A similar thing could have occurred on a recent flight with Austrian. When the occupant of the middle seat turned up, the first thing they said was if I wanted the window seat. Yes, I did.
The Incident: I’ll just sit here, nobody will notice.
The location: British Airways 767, Stockholm Arlanda
The Date: June 2017
The Story: At Stockholm Arlanda, they boarded the 767 from door 1L. This meant that everyone made their way through the Club Europe (Business Class) cabin no matter how small it was.
On this particular flight, it was 4 rows. Around halfway through boarding, a guy turns up with a full sized keyboard (the musical variety, not the computer variety). He dumps it in the overhead above 2K (there were no 1 A/C, J/K on the BA 767), and then lingers around the Club cabin.
During this time, I overhead the CSD mention to the guy in 2A that 4D/F would be empty – as he had a leg in a cast, it would be better for him there as there would be more room to spread out.
As boarding was ending, the lingering guy decided to plonk himself down in 4F. This caused a bit of a confusing look from the guy with the broken leg, as he was told the row was empty. I logged on to expert flyer out of curiosity and this confirmed that 4D/F was indeed empty. So I sat back and waited.
The chancer immediately put his headphones on and buried his head in a magazine. Luckily the CSD was on the ball. She approached him and he was keen to ignore her – as he couldn’t see or hear her. Apparently. Although it was a little harder for him to ignore the tap on the shoulder. Surprise surprise, after showing his boarding pass, he was allocated seat 9something. He protested a bit but the CSD was insistent – and rightly so. The keyboard remained in the Club cabin however.
Another honourable mention
Another incident of self upgrading of note was on a Virgin Atlantic flight back from Miami in 2006. Back in those days the upper deck of the 747 was a 50/50 split of premium economy and Upper Class. Once boarding was complete, an older guy takes himself forward from premium and takes up residence in one of the free Upper seats further forward. He lasted the grand total of about 30 seconds before being sent back to his rightful place.
The Incident: DO YOU KNOW HOW MUCH MY COMPANY SPENDS WITH YOU???
The location: British Airways Galleries First Lounge, T5, Heathrow
The Date: Most summer holidays
The Story: This is something I witness most summers at Heathrow T5. A middle aged man trying to beg the lounge staff to let him, his wife and three teenagers into the lounge on a single gold card. One incident springs to mind in particular though.
I forget the date exactly, but this was in the days before the First Wing. As I was heading up the escalator to the lounge complex, I could hear someone getting quite heated. As usual, it was a middle aged guy trying to bully his way into the lounge. He had his wife and kids in tow – the official rule is one guest. He had four. And wasn’t prepared to take no for an answer. The entire conversation wasn’t heard, but as I was passing through to enter myself, he was making the point that his boss (so not him) spends so much money with BA every year. I also heard the words “outrageous” and “ridiculous” mentioned as I made my way through.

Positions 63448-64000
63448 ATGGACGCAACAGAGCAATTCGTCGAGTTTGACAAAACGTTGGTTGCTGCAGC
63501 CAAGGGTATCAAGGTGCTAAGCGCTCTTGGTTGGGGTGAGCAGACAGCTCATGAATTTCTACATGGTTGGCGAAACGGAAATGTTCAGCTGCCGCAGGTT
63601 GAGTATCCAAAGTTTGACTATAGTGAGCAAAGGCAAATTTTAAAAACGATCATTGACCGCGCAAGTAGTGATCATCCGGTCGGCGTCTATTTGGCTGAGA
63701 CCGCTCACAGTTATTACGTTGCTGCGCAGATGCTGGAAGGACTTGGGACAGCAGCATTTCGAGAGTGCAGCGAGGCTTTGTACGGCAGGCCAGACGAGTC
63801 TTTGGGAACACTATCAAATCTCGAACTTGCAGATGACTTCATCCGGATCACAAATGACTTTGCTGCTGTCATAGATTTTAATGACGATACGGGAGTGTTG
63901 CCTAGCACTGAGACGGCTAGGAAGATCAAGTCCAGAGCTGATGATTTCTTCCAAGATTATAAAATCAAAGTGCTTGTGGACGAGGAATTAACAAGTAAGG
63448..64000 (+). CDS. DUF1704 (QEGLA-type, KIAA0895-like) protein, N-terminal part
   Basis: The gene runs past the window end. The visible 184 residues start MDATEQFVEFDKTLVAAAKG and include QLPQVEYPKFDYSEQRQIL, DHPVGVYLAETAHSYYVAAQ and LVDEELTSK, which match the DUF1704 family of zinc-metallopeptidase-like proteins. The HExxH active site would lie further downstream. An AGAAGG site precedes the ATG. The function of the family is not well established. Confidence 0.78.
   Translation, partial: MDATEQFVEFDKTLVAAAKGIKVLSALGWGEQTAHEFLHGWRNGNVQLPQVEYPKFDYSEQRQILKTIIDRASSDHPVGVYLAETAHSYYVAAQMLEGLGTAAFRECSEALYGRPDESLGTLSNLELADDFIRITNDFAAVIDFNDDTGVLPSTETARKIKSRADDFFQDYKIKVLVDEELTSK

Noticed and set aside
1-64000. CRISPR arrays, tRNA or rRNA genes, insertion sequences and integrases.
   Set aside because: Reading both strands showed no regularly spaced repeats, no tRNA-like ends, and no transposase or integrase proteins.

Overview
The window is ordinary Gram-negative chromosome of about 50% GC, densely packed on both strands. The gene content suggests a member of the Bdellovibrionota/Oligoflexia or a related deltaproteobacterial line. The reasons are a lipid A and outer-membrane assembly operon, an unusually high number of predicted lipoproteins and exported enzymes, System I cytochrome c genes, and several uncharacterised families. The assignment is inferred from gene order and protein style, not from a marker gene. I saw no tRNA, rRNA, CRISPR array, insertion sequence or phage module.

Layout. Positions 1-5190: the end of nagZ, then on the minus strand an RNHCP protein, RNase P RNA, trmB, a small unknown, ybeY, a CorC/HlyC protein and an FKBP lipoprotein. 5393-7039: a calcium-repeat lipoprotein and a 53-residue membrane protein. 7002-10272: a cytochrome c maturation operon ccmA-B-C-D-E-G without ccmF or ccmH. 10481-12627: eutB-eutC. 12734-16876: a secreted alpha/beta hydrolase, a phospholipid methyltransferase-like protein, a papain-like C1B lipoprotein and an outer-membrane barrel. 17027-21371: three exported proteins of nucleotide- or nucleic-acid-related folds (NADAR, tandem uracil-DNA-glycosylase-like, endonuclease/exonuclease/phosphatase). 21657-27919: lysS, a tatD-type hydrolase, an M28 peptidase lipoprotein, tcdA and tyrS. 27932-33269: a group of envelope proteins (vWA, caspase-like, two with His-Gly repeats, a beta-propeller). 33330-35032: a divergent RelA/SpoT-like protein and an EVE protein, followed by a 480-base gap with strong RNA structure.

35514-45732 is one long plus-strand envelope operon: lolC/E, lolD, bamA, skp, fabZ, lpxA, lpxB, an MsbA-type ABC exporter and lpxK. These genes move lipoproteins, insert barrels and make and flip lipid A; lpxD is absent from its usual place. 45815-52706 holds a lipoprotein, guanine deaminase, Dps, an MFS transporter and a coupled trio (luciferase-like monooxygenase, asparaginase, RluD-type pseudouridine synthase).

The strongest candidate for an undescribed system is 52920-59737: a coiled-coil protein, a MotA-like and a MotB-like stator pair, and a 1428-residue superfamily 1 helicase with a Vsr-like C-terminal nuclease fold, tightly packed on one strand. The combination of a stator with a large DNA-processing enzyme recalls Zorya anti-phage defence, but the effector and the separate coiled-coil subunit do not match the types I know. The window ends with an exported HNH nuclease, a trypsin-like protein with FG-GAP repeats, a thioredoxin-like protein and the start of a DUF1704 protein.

I guess if you don’t earn your status yourself and you travel solo for most of the year, you might not be totally clued up on the rules. But at least take the answer given by the staff and don’t stand there and act like a spoiled brat. Especially if you don’t even know the entry rules.
The Incident: I’m more important than you. Move.
The location: Swiss Senator Lounge, Zurich
The Date: September 2019.
The Story: Weekday afternoon in a lounge. It was busy. I managed to find one of the few spare seats in a work cubicle. Not my preferred choice, but it was a seat and a table with power nearby. And as I could kill the time on my layover with updating this very website and making a few YouTube videos, it worked well enough.
After around 30 minutes of having my head down, an older guy in a suit bounded over.
“HOW LONG WILL YOU BE, I NEED TO WORK”
Erm… excuse me? Whilst I wasn’t making anywhere near as much money as he was I suspect, I guess you could argue that I was working too.
I replied that I would be a couple of hours, and got back to what I was doing. He walked off in a huff.
The Incident: Toilet, aircraft, it’s the same thing.
The location: TAP A320, between Lisbon and Geneva
The Date: September 2019
The Story: In the three seats across the aisle, there were a couple with their young baby. Around half way between Lisbon and Geneva, the baby needs changing. Rather than take it off to the washroom, like most people would do, the mother decides she was going to use the seat as a changing station. Lovely. I couldn’t help but think what she was going to do with the used article that was removed from the baby – surely she would then get up and dispose of it in the washroom? Nope, it was just folded over and put in the seat back pocket. Surely people can’t be like that? There must be some reasonable explanation as to why she didn’t get up and use the washroom. Maybe the trolley was in the aisle? Nope. Seatbelt sign was on? Nope. From what I could see, it was just pure laziness. Maybe they would remove it from the seat pocket and find somewhere to dispose of it when we arrive? Again, nope.
A lovely surprise for either the cleaner or the next passenger that decides they want to take a look at the inflight mag.
And as a final note, I feel I should give a special mention to all the people I’ve seen over the years who have decided that the bulkhead/the seat in front is their own personal footrest.